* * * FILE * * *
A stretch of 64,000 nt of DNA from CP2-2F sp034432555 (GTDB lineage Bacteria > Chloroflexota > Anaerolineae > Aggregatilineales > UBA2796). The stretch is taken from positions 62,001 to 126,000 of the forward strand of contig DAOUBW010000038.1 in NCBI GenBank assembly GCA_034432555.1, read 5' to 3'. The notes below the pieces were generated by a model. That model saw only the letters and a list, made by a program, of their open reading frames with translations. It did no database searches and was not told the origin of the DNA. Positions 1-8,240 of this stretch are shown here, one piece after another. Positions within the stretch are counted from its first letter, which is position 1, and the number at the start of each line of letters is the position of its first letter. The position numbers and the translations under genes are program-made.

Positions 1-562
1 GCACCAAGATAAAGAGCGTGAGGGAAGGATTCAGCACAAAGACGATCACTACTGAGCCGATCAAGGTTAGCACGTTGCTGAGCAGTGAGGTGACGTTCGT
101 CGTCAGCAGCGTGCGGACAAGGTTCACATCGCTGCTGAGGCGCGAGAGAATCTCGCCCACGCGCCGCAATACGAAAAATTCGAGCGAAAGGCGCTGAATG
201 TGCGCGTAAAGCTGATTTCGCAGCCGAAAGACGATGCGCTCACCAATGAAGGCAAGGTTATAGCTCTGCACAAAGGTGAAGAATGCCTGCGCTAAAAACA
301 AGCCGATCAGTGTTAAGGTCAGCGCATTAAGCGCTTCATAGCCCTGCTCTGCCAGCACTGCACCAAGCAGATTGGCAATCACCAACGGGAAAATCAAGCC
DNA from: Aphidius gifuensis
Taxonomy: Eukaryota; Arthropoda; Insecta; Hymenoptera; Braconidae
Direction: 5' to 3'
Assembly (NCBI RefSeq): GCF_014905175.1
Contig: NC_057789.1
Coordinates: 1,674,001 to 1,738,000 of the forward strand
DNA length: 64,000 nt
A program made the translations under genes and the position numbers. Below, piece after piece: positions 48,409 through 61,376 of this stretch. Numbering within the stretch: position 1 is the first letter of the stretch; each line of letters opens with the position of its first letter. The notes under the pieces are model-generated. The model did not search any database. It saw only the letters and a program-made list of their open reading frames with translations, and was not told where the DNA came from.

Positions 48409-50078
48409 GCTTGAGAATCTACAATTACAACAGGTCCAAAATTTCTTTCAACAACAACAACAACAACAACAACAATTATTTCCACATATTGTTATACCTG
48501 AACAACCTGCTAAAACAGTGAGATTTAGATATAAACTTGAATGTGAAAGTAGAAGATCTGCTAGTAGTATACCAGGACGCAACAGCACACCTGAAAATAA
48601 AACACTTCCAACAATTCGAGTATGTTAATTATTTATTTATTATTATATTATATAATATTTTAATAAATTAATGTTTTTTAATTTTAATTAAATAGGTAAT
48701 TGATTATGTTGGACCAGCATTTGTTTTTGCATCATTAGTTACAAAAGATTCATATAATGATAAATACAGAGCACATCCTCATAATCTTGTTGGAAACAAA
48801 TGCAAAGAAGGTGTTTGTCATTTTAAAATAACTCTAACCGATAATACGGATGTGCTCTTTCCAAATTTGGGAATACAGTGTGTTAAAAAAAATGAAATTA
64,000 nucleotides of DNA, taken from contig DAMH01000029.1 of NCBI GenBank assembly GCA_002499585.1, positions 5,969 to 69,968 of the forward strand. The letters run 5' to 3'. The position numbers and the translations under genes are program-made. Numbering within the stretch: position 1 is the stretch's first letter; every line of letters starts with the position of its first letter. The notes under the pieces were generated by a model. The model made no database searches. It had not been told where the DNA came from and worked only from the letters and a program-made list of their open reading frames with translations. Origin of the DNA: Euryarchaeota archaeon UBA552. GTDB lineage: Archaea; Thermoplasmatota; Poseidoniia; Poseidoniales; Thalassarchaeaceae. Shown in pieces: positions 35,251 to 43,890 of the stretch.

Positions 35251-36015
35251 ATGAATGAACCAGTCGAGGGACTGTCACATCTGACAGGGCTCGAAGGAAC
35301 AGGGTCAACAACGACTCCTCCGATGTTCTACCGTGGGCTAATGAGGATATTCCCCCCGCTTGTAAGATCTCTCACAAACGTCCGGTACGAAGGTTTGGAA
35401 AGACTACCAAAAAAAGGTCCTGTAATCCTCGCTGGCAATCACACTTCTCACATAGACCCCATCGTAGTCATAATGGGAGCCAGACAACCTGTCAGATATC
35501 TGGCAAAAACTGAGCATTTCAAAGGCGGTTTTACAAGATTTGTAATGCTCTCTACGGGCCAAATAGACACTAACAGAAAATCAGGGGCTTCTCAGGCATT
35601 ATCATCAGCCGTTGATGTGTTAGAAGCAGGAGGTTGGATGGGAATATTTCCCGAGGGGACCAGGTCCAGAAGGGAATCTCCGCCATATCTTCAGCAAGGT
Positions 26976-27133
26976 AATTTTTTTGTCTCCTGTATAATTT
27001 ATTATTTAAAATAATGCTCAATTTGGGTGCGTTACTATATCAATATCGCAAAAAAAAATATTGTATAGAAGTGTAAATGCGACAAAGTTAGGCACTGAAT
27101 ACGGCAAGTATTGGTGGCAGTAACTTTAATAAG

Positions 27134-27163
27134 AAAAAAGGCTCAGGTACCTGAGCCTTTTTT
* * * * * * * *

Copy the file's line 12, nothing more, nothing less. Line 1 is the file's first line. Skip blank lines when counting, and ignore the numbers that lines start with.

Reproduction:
Coordinates: 1,674,001 to 1,738,000 of the forward strand